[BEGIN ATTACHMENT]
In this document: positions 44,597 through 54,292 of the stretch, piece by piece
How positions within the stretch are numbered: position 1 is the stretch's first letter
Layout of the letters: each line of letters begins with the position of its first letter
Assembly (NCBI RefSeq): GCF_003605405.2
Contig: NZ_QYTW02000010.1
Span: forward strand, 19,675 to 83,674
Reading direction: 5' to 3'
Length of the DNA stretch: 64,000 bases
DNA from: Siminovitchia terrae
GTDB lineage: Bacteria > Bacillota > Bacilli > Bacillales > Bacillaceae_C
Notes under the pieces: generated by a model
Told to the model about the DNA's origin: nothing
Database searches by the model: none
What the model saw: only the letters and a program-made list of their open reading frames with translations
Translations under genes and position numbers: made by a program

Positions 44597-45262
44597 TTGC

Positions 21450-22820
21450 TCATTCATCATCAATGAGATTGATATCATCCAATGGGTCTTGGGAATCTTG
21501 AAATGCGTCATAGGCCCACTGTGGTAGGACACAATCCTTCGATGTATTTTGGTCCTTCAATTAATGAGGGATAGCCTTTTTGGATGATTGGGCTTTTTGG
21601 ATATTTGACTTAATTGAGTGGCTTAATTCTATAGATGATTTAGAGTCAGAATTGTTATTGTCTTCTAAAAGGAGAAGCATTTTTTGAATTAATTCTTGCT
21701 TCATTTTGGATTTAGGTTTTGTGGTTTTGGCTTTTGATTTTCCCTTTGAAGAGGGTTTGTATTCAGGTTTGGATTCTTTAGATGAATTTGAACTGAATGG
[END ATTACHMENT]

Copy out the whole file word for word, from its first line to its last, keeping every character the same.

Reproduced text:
In this document: positions 44,597 through 54,292 of the stretch, piece by piece
How positions within the stretch are numbered: position 1 is the stretch's first letter
Layout of the letters: each line of letters begins with the position of its first letter
Assembly (NCBI RefSeq): GCF_003605405.2
Contig: NZ_QYTW02000010.1
Span: forward strand, 19,675 to 83,674
Reading direction: 5' to 3'
Length of the DNA stretch: 64,000 bases
DNA from: Siminovitchia terrae
GTDB lineage: Bacteria > Bacillota > Bacilli > Bacillales > Bacillaceae_C
Notes under the pieces: generated by a model
Told to the model about the DNA's origin: nothing
Database searches by the model: none
What the model saw: only the letters and a program-made list of their open reading frames with translations
Translations under genes and position numbers: made by a program

Positions 44597-45262
44597 TTGC

Positions 21450-22820
21450 TCATTCATCATCAATGAGATTGATATCATCCAATGGGTCTTGGGAATCTTG
21501 AAATGCGTCATAGGCCCACTGTGGTAGGACACAATCCTTCGATGTATTTTGGTCCTTCAATTAATGAGGGATAGCCTTTTTGGATGATTGGGCTTTTTGG
21601 ATATTTGACTTAATTGAGTGGCTTAATTCTATAGATGATTTAGAGTCAGAATTGTTATTGTCTTCTAAAAGGAGAAGCATTTTTTGAATTAATTCTTGCT
21701 TCATTTTGGATTTAGGTTTTGTGGTTTTGGCTTTTGATTTTCCCTTTGAAGAGGGTTTGTATTCAGGTTTGGATTCTTTAGATGAATTTGAACTGAATGG